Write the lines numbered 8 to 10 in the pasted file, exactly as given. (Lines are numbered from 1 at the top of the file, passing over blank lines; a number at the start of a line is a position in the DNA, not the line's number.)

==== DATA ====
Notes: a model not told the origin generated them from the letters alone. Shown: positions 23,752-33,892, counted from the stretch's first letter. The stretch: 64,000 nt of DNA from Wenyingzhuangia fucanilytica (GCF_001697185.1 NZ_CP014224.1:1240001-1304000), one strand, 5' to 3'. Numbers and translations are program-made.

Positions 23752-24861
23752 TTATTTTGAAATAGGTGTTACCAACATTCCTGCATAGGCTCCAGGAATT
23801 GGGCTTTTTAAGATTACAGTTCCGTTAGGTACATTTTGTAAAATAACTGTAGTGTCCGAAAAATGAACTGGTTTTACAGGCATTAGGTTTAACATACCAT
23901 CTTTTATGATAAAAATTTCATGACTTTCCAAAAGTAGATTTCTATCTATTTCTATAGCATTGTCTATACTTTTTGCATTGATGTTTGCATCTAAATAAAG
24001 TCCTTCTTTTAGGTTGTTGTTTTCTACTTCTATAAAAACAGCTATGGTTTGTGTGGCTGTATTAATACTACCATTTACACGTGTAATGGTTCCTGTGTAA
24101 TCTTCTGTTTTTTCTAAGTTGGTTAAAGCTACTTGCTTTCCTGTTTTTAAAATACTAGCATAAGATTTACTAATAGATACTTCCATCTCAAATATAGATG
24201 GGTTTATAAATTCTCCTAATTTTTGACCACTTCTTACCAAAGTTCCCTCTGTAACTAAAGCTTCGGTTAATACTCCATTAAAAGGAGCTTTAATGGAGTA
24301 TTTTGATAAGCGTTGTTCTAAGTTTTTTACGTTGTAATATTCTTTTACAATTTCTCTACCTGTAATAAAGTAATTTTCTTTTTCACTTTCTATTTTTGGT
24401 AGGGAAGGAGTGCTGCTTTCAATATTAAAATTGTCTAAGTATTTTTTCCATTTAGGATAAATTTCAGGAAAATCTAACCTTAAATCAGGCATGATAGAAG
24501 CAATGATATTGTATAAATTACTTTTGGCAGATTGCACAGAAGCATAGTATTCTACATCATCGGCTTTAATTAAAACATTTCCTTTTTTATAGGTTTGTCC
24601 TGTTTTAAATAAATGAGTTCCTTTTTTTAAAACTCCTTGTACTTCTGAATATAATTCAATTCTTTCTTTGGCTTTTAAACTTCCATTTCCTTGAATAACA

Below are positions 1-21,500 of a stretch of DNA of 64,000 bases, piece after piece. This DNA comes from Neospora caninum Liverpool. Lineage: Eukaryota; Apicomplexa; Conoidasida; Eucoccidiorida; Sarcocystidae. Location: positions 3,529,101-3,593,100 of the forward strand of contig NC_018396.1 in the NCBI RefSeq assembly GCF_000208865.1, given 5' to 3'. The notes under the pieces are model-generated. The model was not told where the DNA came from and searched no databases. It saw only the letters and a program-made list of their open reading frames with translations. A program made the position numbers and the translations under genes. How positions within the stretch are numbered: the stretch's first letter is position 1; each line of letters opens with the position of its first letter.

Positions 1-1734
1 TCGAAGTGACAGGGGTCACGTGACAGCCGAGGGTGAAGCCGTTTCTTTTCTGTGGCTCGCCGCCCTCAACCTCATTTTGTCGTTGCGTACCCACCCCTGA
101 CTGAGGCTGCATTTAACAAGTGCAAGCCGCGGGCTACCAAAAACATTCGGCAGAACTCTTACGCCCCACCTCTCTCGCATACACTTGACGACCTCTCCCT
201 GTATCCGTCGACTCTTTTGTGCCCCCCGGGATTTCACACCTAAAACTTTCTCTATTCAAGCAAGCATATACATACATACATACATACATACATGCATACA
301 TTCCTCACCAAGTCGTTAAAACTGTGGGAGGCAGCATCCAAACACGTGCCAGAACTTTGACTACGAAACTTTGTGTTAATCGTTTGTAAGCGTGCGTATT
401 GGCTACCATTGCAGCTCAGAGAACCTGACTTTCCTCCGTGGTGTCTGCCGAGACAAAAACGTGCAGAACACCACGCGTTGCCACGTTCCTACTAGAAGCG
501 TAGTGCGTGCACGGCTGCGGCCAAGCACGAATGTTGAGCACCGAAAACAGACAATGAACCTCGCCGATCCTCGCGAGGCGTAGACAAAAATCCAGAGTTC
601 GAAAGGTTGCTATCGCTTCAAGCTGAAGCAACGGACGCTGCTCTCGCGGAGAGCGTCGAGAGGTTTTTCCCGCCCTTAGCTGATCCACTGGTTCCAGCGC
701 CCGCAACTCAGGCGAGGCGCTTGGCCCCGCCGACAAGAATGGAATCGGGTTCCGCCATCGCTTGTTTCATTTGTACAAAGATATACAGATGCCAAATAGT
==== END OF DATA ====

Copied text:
24201 GGTTTATAAATTCTCCTAATTTTTGACCACTTCTTACCAAAGTTCCCTCTGTAACTAAAGCTTCGGTTAATACTCCATTAAAAGGAGCTTTAATGGAGTA
24301 TTTTGATAAGCGTTGTTCTAAGTTTTTTACGTTGTAATATTCTTTTACAATTTCTCTACCTGTAATAAAGTAATTTTCTTTTTCACTTTCTATTTTTGGT
24401 AGGGAAGGAGTGCTGCTTTCAATATTAAAATTGTCTAAGTATTTTTTCCATTTAGGATAAATTTCAGGAAAATCTAACCTTAAATCAGGCATGATAGAAG